In Prophets of the Hood: Politics and Poetics in Hip Hop, Imani Perry analyzes the artistry and poetry of hip hop as an overwhelmingly and fundamentally Black art form. Perry explains that rap is a “mixed medium” that merges poetry, prose, song, music, and theater. As “prophets,” rap artists are adept and nimble poets whose words reveal the truths of their experiences. The commercialization of hip hop has certainly altered the art of rap, acknowledges Perry and other scholars, yet it has not obliterated the practice and possibility for the lyrical poetry and truth-telling that is the basis of rap as an art form.
For Radha, rap is an art that she can engage without the pressure to compromise her voice for others. Although there’s no question that hip hop music has been expanded and commodified beyond its roots in Black communities, for Radha, rap is an opportunity for artistic relief and release. It is about freedom of expression more than commercial or critical success. When she meets with her agent, Archie, the day after her revelation, she tells him “Think about me doing hip hop.” Surprised and confused, he replies, “Doing what to it?” She tells him that she wants to make a mixtape about the 40-year-old woman’s point of view.” Rap “is about creating something that is mine,” Radha tells him, “something that doesn’t rely on critics or gatekeepers.”
Radha’s poetry flows organically from a place deep inside. She raps about what she knows—about her truth. At first, in her apartment, she raps about the bodily changes she experiences as a forty-year-old woman with honest and, often, humorous lyrics like “Why my ass always horny? Why I always gotta pee? Why the young boy on the bus offer his seat to me?” When she goes to a studio to record her mixtape, she explains that she’s been working on a social commentary about “the white gaze’s eroticism of Black pain.” Her lyrics are inspired by her experience as a Black playwright in spaces that are culturally and structurally defined by whiteness:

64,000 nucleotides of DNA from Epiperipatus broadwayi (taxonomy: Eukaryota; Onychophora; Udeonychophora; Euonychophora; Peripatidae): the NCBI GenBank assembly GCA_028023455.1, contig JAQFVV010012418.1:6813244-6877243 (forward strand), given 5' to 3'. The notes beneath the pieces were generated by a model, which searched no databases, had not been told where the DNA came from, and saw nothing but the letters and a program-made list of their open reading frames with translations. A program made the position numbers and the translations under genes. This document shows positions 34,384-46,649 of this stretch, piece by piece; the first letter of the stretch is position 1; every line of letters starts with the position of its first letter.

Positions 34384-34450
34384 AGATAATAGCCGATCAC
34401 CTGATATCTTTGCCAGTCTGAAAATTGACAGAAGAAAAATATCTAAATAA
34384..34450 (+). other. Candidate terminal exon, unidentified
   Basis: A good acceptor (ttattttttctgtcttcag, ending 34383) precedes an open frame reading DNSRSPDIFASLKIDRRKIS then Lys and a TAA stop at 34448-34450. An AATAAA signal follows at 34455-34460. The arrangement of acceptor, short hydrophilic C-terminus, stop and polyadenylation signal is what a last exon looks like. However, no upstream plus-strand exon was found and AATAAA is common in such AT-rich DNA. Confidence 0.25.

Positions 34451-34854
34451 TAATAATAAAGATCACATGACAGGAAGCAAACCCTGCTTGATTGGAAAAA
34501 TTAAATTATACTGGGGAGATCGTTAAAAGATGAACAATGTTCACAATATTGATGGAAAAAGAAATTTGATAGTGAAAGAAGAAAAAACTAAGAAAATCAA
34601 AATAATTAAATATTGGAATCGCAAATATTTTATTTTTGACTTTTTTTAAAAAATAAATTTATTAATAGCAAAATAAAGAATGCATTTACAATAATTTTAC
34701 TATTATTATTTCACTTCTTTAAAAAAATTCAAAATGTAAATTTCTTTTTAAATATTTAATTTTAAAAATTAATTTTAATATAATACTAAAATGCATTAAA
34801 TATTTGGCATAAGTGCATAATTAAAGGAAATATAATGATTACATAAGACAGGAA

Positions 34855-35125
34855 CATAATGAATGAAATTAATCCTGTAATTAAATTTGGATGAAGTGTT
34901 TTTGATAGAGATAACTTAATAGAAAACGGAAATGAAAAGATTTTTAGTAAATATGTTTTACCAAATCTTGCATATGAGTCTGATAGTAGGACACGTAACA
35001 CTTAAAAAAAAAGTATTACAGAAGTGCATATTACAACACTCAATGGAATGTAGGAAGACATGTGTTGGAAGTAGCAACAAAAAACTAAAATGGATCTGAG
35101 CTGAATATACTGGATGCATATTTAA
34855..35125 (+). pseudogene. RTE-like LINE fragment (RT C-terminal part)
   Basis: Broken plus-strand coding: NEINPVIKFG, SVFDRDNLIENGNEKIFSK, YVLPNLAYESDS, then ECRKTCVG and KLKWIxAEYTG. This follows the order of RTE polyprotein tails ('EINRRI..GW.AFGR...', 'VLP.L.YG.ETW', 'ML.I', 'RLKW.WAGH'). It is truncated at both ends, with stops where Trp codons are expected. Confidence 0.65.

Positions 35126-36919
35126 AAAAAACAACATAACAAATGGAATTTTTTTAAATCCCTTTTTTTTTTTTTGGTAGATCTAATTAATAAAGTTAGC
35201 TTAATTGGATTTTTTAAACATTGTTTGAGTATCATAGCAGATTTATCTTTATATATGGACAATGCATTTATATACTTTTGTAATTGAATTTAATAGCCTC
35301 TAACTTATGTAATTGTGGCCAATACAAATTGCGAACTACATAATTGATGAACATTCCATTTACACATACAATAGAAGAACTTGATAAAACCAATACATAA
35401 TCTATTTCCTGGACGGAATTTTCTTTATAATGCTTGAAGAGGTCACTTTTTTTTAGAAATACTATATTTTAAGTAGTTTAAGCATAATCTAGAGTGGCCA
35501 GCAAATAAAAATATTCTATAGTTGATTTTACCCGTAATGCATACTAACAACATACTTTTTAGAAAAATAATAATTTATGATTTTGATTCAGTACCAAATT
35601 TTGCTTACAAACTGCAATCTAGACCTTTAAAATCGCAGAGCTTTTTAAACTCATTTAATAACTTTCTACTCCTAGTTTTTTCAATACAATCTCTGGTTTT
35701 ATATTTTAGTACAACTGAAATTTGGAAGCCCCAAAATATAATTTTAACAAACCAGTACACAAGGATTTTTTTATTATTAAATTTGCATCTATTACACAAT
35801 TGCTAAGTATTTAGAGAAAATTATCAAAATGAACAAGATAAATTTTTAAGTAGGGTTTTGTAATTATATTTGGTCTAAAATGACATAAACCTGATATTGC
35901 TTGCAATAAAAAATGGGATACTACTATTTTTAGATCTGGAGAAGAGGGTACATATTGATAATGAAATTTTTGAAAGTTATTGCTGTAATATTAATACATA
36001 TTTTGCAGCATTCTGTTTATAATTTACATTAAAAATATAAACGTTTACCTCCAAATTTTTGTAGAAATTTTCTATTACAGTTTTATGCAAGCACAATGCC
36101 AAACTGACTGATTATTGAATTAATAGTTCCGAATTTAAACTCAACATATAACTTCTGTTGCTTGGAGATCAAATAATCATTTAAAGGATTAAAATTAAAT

No happy Blacks in the plot lines, please
But a crane shot of Big Mama crying on her knees
For her dead son, the B-ball star who almost made it out
Sounds fucked up enough to gain my film some capital
So I’mma pitch some fucked up shit made just for the screen
The most pathos-drenched story that’s ever been seen
Sure, Blacks be having Huxtable achievements
But these white producers just don’t be believing shit
Yeah, it’s poverty porn. I’ll write some poverty porn
Yo, if I wanna get on, better write me some poverty porn
“Our poems formulate the implications of ourselves, what we feel within and dare make real, our fears, our hopes, our most cherished terrors,” writes Audre Lorde. Rap is the poetry through which Radha dares to make real what she feels, fears, and hopes. She raps about her embodied experiences as a forty-year-old woman. She raps about the frustration and anger of her voice being policed and exploited for “poverty porn.” She raps because it offers her the freedom that has been out of reach in other areas of her life.
As Lorde explains, “If what we need to dream, to move our spirits most deeply and directly toward and through promise, is discounted as a luxury, then we give up the core—the foundation—of our power, our womanness; we give up the future of our worlds.” In The Forty-Year-Old Version, rap moves Radha’s spirit. Rap moves her toward promise. It is an expression of the core of her self—of her empowerment and womanhood. For Radha, rap is a vital necessity. Rap is not a luxury.
- The Forty-Year-Old Version (Netflix, 2020).
- Radha (Radha Blank) with J. Whitman (Reed Birney). (author’s screen grab)
- Radha Blank in The Forty-Year-Old Version (IMDB).
- Radha with her agent, Archie (Peter Kim). (author’s screen grab)
- Radha in the recording studio (NY Times).
- Audre Lorde, Sister Outsider (NY: Ten Speed Press, 2007), 37. [↩]
- Ibid. [↩]
- bell hooks, Reel to Real (NY: Routledge, 2009), 129-130. [↩]
- Lorde, Sister Outsider, 39. [↩]
- Ibid, 37. [↩]
- Imani Perry, Prophets of the Hood: Politics and Poetics in Hip Hop (Durham, NC: Duke University Press, 2004), 38. [↩]
- Lorde, Sister Outsider, 39. [↩]
- Ibid. [↩]
Since college, I’ve dreamed of rap. Thank you, your article opened up another side of this life.